Hog Canyon Falls, Washington

Hog Canyon Falls in April 2011

A NOTE OF CAUTION (5/31/2016):  After reading comments elsewhere and here, I feel led to state that you should use caution when approaching this waterfall. I believe in respecting ALL private property so we can continue to visit waterfalls. In this case, I would suggest staying some distance from the waterfall EVEN if it seems like you might be able to get closer to barbed wire or other marked boundaries. It (anecdotally) seems that the landowner has some extreme reactions at times, and so I wouldn’t risk getting too close. Bring a lens that can zoom and enjoy it from afar on public land…

I’m not really sure why Hog Canyon Falls isn’t more widely known, but maybe that’s a good thing. The waterfalls in downtown Spokane are popular, as is Palouse Falls, which is southwest of Spokane. In the books on Pacific Northwest waterfalls, though, there really isn’t any mention of falls in between. I personally feel this falls is more than interesting enough to warrant a stop, and it’s right in on the way!

Getting to Hog Canyon Falls is not really that bad, as long as you stay on the trail, which sometimes seems to lead away from the lake. The lake itself is very beautiful, and the rock cliffs that rise out of the water are impressive and photogenic. At first, when you’re hiking along, you might wonder where the falls are (or where they could be hidden), and then suddenly, you’ll see the falls off in the distance, over the blue lake in front of you. Since the falls is on private property, please pay attention and do not go any further than any wire fence boundary that has been set up. There are great views to be had even from a distance. (Please respect any boundaries…there seem to have been some altercations over trespassing as of April 2016, and I wouldn’t want access to see the falls to disappear.)


  1. From I-90/US-395 south of Spokane, take exit 254.
  2. We were heading south along the way. Once you exit, turn LEFT (if you were going south) onto Sprague Highway Road.
  3. Drive south along the road until you come to the first dirt road on your LEFT. You will have just passed under a railroad overpass.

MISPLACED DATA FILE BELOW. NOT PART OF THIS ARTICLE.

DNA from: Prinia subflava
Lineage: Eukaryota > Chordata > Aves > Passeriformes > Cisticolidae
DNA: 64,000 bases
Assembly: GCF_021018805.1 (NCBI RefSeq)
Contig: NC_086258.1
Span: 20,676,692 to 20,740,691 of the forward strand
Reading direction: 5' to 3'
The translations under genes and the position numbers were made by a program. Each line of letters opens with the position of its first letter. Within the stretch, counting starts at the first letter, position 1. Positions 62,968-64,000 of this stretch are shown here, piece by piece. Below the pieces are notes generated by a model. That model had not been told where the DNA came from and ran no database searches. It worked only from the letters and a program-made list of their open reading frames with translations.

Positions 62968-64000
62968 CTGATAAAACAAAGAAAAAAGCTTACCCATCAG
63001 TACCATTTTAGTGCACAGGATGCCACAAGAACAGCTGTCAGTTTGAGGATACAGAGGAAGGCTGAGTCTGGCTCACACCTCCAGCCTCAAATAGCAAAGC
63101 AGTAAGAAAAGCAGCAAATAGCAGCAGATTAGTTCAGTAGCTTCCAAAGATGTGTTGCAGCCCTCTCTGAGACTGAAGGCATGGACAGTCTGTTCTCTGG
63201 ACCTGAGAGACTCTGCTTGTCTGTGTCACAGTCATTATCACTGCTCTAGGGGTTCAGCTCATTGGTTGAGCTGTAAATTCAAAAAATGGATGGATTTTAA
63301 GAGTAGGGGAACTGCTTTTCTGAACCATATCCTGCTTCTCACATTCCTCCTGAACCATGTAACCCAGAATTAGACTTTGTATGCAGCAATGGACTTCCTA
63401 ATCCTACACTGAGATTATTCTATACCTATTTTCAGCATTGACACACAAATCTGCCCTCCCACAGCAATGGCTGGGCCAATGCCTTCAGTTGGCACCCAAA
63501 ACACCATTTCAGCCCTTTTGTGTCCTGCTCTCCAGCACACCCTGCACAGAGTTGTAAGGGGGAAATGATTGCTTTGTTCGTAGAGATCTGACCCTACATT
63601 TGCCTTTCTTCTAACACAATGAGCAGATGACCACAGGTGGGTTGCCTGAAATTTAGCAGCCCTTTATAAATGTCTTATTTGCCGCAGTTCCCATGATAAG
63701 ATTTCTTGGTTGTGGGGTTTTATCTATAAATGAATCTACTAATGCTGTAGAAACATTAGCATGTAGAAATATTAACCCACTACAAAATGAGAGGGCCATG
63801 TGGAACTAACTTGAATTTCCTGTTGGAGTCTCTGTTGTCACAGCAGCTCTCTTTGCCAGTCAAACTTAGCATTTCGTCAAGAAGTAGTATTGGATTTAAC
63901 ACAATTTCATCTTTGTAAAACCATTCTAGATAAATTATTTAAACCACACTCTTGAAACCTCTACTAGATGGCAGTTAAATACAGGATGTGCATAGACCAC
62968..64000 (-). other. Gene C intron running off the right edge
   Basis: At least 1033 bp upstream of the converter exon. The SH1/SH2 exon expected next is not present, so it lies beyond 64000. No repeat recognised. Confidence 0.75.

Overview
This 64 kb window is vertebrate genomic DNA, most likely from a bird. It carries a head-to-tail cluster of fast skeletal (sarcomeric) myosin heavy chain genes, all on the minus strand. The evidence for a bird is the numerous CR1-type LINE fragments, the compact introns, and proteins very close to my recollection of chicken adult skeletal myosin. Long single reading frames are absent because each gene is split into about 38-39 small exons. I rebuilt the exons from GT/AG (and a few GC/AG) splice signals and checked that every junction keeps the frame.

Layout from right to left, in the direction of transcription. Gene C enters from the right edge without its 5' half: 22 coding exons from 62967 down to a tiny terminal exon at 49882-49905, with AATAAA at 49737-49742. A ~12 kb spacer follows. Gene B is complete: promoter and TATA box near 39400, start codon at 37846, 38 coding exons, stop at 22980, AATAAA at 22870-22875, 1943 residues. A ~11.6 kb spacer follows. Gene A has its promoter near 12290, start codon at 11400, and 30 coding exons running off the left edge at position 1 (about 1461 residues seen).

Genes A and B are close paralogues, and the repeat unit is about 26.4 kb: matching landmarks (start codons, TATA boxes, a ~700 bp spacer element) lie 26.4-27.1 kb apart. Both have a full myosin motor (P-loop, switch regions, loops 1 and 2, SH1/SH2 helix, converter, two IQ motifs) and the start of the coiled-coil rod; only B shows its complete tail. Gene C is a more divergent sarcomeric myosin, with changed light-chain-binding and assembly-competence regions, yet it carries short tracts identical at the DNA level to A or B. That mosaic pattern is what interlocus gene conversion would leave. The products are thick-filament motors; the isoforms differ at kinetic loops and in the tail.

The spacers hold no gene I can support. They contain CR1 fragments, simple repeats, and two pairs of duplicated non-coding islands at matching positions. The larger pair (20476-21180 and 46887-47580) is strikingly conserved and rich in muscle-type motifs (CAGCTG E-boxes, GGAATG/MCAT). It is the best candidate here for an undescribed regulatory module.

4. Head south a short distance down the dirt road (on maps/GPS as Lake Valley Loop Road).
  5. After a little over a mile, turn right toward the BLM access area. After a ways, you will reach a sign indicating a trail head. You may be able to get to the falls from here, but you won’t see the lake. Continue heading down the narrow dirt road until it ends at a boat launch.
  6. Park here. Walk toward the lake and start following the trails near the lake. The best bet to finding the falls is to keep the lake in your sight at all times (unless when it’s dangerous!). You’ll walk the whole length of the lake to get to the falls, which is not nearly as long as it seems, but the terrain is a little steeper than might be expected. Still it’s doable.

Accessibility: 5/10 (moderate, may be easier if you stay on the wider trails, but you may not see the lake as well)
Height: 50′
Length of Hike: 3.2 miles round-trip

Where in the World is Hog Canyon Falls?


Rocky Creek Falls, Oregon

This is the mystery waterfall in Oregon. As you drive north on US-101 in Oregon, you’ll notice that there are a multitude of state parks along the Pacific Ocean (and in the general area). I was having a hard time deciding where to stop and which parks to pass by. I ended up passing the first turn onto a road that leads to Devil’s Punchbowl and Otter Crest State Parks. Driving further north, there was another chance to turn and head back south to both of those state parks. I ended up turning left onto that road, not sure whether I would actually go to either parks.

As I turned onto the road, I quickly passed over a bridge and noticed a roadside turnoff that afforded a spectacular view of the Pacific Ocean. I got out, snapped a few photos, and realized that in the corner of my eye, I could see what looked like a waterfall down below. There wasn’t much to see, but what confused me is that looking near and above the bridge, I couldn’t see any river/creek/water flowing there…Where was the water coming from. It looks like there was a pipe above, so maybe some water was flowing from the pipe.

I got back into the car, decided to turn and head back north. I decided to stop on the side of the road (where there was a “parking” area) after crossing the bridge over no water just to see if I could get a better view of the possible falls. I got out, climbed down near the bridge, and realized there was this absolutely beautiful waterfall plunging right into the Pacific. Where the water is coming from is still a mystery to me. I’ve called it Rocky Creek Falls because its near Rocky Creek State Park on the map, though I’m not sure where the water is even coming from.


  1. The falls are found off of US-101 south of Depoe Bay and north of Otter Rock. The Otter Creek Loop is found off of the main road, and can be accessed from two different locations.
  2. If headed south from Depoe Bay, Otter Crest Loop will be on your right. Drive less than a mile to pull-off on your right. There is a gravel parking area before the bridge and a paved circular parking area after crossing the bridge. The views are much better before crossing the bridge.

Accessibility: 10/10 (easy)
Height: 40′
Length of Hike: Roadside

Rocky Creek Falls flowing into the Pacific

Where in the World is Rocky Creek Falls?